The Stan Laurel Collection (Slapstick Symposium) (1925)
Editorial review of The Stan Laurel Collection (Slapstick Symposium) (1925) – courtesy of Amazon.com
The great Stan Laurel was 37 years old when he definitively teamed up with Oliver Hardy in 1927. So what had he done up till then? The Stan Laurel Collection valuably fills in a gap, with 17 comedy shorts Laurel made for producer Hal Roach between 1923 and 1925. Laurel was already a veteran vaudevillian, with many previous stabs at film work, when he embarked on this series for Roach. The comic personality on display will not be instantly familiar to Laurel and Hardy fans. In a frantic piece like Oranges and Lemons, Laurel is much closer to the acrobatic mischief of Chaplin than to the slow-burning simpleton he perfected opposite Hardy. Laurel was a busy gag-writer and worked on story and direction as well, and it says something about his imagination that these shorts range all over the planet for their settings: Frozen Hearts parodies Russian melodrama (and allows Stan a wonderfully daft Russian dance), Roughest Africa spoofs the African travelogue, with Laurel battling lion and elephant. Movie parodies were a Laurel specialty; Dr. Pyckle and Mr. Pride is a send-up of a certain Robert Louis Stevenson story, with Laurel’s monster an unexpected demonic treat. The final short on disc 2 is Yes, Yes, Nanette, co-directed by Laurel and starring Jimmy Finlayson, a frequent stooge in these shorts. In a supporting role, there’s “Babe” Hardy, pointing the way toward greatness. These shorts are fun, but Laurel and Hardy needed each other. —Robert Horton
Description of The Stan Laurel Collection
Before teaming up with Oliver Hardy, Stan Laurel was one of the most important Hollywood comics of his time, competing with the likes of Charlie Chaplin and Buster Keaton. Having been Chaplin’s understudy and roommate, Laurel spent most of the 1910s avoiding actual demands to become a Chaplin lookalike. It was only in the 1920s that Stan laurel became established enough to capture the attention of producer Hal Roach and compete on equal terms with his mentor. The rare 16 short films (1923-1925) in this all-new DVD were finally restored to their original versions. All shot between 1923 and 1925, these films are a historic proof of Laurel’s slapstick genius and a remarkable showcase of the intense work which allowed Lloyd to stand out in a time of great competition among hundreds of hopeful slapstick stars.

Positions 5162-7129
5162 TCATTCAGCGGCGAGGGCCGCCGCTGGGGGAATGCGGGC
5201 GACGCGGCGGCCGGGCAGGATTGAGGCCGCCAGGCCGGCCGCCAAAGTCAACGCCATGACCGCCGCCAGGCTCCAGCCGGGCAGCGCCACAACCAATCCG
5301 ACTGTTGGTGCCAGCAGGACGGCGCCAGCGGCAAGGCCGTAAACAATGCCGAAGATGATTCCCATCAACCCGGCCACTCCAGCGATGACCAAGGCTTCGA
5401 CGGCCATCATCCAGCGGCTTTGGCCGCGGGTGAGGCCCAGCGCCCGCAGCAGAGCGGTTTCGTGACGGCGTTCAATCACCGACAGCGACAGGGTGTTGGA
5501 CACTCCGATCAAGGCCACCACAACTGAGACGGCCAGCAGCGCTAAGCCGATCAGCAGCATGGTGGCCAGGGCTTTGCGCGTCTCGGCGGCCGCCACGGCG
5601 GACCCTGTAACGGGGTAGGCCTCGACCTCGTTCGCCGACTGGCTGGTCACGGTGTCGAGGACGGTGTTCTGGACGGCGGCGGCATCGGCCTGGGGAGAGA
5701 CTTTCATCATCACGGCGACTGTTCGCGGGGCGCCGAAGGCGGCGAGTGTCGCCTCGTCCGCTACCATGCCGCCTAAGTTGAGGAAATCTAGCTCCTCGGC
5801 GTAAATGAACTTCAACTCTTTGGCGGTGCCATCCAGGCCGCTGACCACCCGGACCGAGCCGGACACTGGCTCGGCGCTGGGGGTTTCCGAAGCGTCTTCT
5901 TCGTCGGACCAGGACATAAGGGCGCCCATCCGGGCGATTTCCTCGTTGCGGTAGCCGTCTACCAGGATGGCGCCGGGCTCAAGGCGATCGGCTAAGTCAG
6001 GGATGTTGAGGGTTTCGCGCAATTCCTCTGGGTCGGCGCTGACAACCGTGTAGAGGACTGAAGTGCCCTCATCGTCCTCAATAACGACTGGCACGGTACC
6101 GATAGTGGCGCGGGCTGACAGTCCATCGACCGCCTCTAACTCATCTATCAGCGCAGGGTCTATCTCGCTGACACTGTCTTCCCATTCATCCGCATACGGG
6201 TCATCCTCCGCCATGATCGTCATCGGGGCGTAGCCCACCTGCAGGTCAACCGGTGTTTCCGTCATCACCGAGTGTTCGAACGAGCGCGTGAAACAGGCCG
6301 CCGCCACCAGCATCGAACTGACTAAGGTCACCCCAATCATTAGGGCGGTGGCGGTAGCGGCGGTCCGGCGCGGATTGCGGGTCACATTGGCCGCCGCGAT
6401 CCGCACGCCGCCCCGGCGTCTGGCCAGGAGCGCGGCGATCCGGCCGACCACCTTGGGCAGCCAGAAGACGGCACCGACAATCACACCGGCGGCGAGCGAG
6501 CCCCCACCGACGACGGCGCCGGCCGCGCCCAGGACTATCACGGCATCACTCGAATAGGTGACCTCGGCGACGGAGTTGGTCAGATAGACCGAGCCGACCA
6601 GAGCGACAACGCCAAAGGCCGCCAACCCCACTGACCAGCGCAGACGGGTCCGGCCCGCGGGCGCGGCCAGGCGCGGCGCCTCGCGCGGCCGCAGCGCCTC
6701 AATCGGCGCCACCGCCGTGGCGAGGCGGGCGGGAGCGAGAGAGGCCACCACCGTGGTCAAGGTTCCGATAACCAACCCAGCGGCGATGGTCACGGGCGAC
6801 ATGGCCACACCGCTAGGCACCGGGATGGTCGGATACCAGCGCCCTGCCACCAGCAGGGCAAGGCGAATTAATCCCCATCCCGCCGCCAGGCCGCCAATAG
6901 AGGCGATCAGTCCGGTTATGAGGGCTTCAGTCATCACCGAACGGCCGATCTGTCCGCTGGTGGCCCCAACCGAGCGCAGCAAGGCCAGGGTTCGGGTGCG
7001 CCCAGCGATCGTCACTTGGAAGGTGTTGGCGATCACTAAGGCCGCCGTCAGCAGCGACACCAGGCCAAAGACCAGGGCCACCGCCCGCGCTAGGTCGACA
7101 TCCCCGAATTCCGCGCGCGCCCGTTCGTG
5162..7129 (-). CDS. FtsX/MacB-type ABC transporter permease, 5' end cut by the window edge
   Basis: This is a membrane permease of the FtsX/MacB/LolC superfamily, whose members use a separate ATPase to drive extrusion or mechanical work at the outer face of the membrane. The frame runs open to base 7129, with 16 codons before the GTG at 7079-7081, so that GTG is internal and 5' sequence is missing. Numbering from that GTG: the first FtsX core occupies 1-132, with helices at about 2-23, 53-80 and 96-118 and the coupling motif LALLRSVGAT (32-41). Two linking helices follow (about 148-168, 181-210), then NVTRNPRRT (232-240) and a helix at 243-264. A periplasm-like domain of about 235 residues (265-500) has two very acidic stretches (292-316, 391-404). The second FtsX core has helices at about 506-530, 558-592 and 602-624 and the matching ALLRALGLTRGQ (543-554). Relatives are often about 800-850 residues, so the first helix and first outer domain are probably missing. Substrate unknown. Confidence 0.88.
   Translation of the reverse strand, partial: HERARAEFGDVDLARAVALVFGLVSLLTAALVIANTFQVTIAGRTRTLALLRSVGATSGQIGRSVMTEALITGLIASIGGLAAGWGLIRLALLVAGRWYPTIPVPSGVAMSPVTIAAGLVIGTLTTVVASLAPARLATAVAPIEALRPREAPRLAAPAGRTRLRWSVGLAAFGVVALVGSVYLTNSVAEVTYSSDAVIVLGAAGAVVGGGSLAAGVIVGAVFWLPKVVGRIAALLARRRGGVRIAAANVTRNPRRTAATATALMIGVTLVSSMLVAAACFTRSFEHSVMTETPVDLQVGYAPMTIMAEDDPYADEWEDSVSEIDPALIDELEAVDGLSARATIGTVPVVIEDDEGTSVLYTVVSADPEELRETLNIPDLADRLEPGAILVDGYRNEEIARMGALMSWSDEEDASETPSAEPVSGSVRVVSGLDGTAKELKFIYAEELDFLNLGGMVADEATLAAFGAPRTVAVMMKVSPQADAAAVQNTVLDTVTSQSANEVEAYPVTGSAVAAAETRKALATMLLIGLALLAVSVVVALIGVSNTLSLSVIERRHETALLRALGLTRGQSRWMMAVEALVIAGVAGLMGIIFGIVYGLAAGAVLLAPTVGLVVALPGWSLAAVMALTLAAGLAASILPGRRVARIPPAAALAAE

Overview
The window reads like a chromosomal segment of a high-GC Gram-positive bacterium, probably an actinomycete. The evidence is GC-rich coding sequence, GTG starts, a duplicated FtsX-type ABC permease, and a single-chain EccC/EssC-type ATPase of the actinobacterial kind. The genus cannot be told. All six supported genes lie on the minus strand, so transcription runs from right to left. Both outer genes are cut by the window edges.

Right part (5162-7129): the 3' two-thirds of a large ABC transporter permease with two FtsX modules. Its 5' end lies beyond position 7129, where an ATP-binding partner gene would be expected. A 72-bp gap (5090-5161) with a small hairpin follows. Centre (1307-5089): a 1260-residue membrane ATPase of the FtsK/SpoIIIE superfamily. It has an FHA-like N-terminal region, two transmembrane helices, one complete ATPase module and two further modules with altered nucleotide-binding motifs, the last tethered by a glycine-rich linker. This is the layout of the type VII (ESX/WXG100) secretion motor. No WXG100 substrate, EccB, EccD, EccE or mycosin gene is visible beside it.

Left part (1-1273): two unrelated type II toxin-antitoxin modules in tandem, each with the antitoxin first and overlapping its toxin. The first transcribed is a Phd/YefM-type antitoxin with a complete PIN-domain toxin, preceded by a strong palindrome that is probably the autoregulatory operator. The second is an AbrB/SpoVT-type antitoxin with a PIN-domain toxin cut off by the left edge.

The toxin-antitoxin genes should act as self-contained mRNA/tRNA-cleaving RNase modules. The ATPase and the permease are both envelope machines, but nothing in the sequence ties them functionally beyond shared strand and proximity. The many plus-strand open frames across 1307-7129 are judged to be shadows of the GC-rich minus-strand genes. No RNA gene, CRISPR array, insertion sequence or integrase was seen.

From the parodies of popular films from the 1920s (“Roughest Africa”. “The Soilers”) to the hilarious social satires (“Frozen Hearts”, “Short Kilts”) or the familial ones (“Mother’s Joy”, “Yes, Yes, Nanette”) and ending with real jewels of silent comedy (“Oranges and Lemons”, “Postage Due”), this British-born comedian charms, thanks to his understanding of storytelling and his irresistible humor. These 16 short films are gathered on DVD for the first time thanks to the help of collectors and film archives from around the world.
- Roughest Africa(1923):
During an expedition in Africa, Stan is confronted by wild animals for the camera of a documentary filmmaker.
- The Soilers(1923):
Canister (Stan Laurel), a mine owner in Alaska, would give his life to get his confiscated goods/property back.
- Mother’s Joy(1924):
An old man asks a lawyer to find his missing daughter and grand-son who turns out to be a very extravagant young man.
- Postage Due(1924):
Willy Worst (Stan Laurel) turns a local post-office upside-down just by trying to send a letter.
- The Sleuth(1925):
Stan is a detective who essentially relies on different costumes to successfully complete his investigations.
- Yes, Yes, Nanette(1925):
Nanette comes home to introduce her husband to her family. Nanette’s ex-fiance (Oliver Hardy) takes advantage of the situation to make a comeback in her life.
- And the following titles:
Oranges and Lemons(1923), Frozen Hearts(1923), Near Dublin(1924), Zeb Vs Paprika(1924), Short Kilts(1924), West of Hot Dog(1924), The Snow Hawk(1925), Navy Blue Days(1925), Dr. Pyckle and Mr. Pryde(1925), Half a Man(1925).